The tax filing season is upon us, and many will be looking for someone to help them file a tax return. The IRS announced that the 2019 tax filing season will begin on Jan. 27. The agency expects to receive more than 150 million individual income tax returns.
If you are searching, choose their tax return preparer wisely. This is because it is ultimately you, the taxpayer, who is responsible for all the information on your income tax return. It is important to remember this is true no matter who prepares the return.
Here are some tips to remember when selecting a preparer:
- Check the Tax Preparer’s Qualifications.
You can use the IRS Directory of Federal Tax Return Preparers. This tool helps you confirm (or find) a tax return preparer with specific qualifications. The directory is a searchable and sortable listing of preparers.
- Check the Preparer’s History.
If you have the confidence, you can ask the local Better Business Bureau. They should check for disciplinary actions and the license status for credentialed preparers. There are some additional organizations about specific types of preparers:
Enrolled Agents – Licensed by the IRS. Enrolled agents are subject to a suitability check and must pass a three-part Special Enrollment Examination, which is a comprehensive exam that requires them to demonstrate proficiency in federal tax planning, individual and business tax return preparation, and representation. They must complete 72 hours of continuing education every 3 years.
Certified Public Accountants – Licensed by state boards of accountancy, the District of Columbia, and U.S. territories. Certified public accountants have passed the Uniform CPA Examination. They have completed a study in accounting at a college or university and also met experience and good character requirements established by their respective boards of accountancy. In addition, CPAs must comply with ethical requirements and complete specified levels of continuing education in order to maintain an active CPA license. CPAs may offer a range of services; some CPAs specialize in tax preparation and planning.
Attorneys – Licensed by state courts, the District of Columbia or their designees, such as the state bar. Generally, they have earned a degree in law and passed a bar exam. Attorneys generally have on-going continuing education and professional character standards. Attorneys may offer a range of services; some attorneys specialize in tax preparation and planning.
- Ask about Service Fees.
Avoid tax preparers who base fees on a percentage of the refund or who boast bigger refunds than their competition. Be wary of tax return preparers who claim they can obtain larger refunds than others can.
- Ask to e-file.
The quickest way for you to get a refund is to electronically file your federal tax return and choose direct deposit.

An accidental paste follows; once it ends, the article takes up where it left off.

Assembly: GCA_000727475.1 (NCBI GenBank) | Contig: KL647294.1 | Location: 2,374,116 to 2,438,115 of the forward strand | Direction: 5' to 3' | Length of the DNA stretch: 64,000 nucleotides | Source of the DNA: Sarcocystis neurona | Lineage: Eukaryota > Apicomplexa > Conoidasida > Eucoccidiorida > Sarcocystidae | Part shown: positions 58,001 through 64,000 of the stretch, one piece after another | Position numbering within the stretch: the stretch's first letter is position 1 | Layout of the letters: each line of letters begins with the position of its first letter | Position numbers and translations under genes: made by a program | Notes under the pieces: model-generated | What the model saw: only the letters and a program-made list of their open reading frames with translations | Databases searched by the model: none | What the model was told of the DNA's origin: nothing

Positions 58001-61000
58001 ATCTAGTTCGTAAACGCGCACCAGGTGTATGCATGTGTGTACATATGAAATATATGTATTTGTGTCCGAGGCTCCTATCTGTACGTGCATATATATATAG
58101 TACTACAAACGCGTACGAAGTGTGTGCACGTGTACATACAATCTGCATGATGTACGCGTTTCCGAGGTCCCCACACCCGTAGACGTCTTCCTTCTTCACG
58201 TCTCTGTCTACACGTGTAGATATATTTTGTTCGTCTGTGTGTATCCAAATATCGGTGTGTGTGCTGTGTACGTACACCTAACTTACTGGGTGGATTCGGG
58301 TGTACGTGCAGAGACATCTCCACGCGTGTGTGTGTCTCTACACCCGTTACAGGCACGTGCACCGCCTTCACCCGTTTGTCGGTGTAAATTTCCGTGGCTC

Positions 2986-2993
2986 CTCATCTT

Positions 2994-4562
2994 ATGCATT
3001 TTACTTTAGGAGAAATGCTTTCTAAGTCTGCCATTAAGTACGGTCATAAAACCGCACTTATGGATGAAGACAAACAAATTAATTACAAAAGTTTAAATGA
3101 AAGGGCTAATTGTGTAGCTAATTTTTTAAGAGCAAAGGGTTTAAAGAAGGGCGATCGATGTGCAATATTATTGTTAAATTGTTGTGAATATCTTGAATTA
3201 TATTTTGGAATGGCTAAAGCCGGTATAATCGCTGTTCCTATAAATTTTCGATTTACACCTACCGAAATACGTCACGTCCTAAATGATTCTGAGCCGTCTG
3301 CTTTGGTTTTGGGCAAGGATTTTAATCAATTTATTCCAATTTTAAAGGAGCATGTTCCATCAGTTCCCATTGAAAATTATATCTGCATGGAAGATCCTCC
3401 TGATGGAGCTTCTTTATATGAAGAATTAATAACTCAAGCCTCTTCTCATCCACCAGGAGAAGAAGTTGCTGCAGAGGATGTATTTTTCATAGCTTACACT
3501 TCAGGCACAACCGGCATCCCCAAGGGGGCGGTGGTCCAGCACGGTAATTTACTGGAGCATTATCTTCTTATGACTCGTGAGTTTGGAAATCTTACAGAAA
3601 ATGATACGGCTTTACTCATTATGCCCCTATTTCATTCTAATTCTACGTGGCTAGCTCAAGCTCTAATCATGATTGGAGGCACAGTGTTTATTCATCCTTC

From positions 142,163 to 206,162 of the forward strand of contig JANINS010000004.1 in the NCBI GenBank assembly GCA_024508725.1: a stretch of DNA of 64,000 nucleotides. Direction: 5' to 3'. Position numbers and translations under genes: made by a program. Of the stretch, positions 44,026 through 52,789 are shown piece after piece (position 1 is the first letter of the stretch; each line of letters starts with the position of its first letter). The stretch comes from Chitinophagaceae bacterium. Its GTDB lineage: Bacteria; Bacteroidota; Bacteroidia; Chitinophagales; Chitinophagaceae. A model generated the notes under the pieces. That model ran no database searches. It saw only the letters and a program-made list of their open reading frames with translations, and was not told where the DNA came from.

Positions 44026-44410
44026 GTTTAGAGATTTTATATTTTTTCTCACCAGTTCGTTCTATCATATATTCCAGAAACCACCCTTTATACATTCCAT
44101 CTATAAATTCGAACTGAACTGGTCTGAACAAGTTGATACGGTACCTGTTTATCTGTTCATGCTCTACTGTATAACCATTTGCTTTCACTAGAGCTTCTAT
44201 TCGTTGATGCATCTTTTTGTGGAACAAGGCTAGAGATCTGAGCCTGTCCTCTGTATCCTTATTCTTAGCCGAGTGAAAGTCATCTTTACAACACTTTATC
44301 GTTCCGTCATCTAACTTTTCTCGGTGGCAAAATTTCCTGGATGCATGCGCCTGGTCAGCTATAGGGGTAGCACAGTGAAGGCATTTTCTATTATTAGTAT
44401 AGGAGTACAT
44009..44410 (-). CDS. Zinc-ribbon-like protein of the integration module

- Make Sure the Preparer is Available.
You will likely want to contact your tax preparer after this year’s April 15 due date. Tax planning, changing the return and updates. Avoid “fly-by-night” preparers. Consider whether the individual or firm will be around for months or years after filing the return to answer questions about the preparation of the tax return.
- Provide Records and Receipts.
A good tax preparer will ask to see records and receipts. They will ask questions to calculate things such as the total income, tax deductions and credits.
- Never Sign a Blank Return. (NEVER)
Do NOT use a tax preparer who asks you to sign a blank tax form.
- Review Before Signing.
Before signing a tax return, be sure to review it. Do ask questions if something is not clear. You should feel comfortable with the accuracy of your return before you sign it. Once you sign the return, you are accepting responsibility for the information on it.
- Review details about any refund.
Make sure your refund goes directly to you! Not to the tax preparer’s bank account. You should review the routing and bank account number on the completed return.
- Ensure the Tax Preparer Signs and Includes their PTIN.
All paid tax preparers must have a Preparer Tax Identification Number. By law, paid preparers must sign returns and include their PTIN.
- Report Abusive Tax Preparers to the IRS.
Most tax return preparers are honest and provide great service. However, some preparers are dishonest. Report abusive tax preparers and suspected tax fraud to the IRS. Use Form 14157, Complaint: Tax Return Preparer.
Your first decision about who will prepare your taxes might be whether it is you or a tax professional.
This is a decision you make every year but if you are self-employed and believe you have the skills and tools to do your own taxes, keep in mind there are good arguments for hiring a professional rather than doing it on your own. You may have a more complex financial situation than you realize. Answering questions in software seems simple enough but one wrong answer can cost tens of thousands of dollars.
You may not be up to speed with the latest tax regulations and opportunities. For instance, Congress renewed a package of tax credits and deductions at the end of 2019 and now they’re up for grabs.
There are also reasons to start early. One reason: Scammers who make off with your Social Security number or EIN may rush to file fraudulent returns to snag your tax refund. While the IRS Criminal Investigation Unit managed to identify $9.69 billion in tax fraud in 2018, and it initiated 1,714 investigations. The risk is real.
Please contact us if you need help. We can help you with tax planning and tax preparation. (and enjoy relieving you of the stress)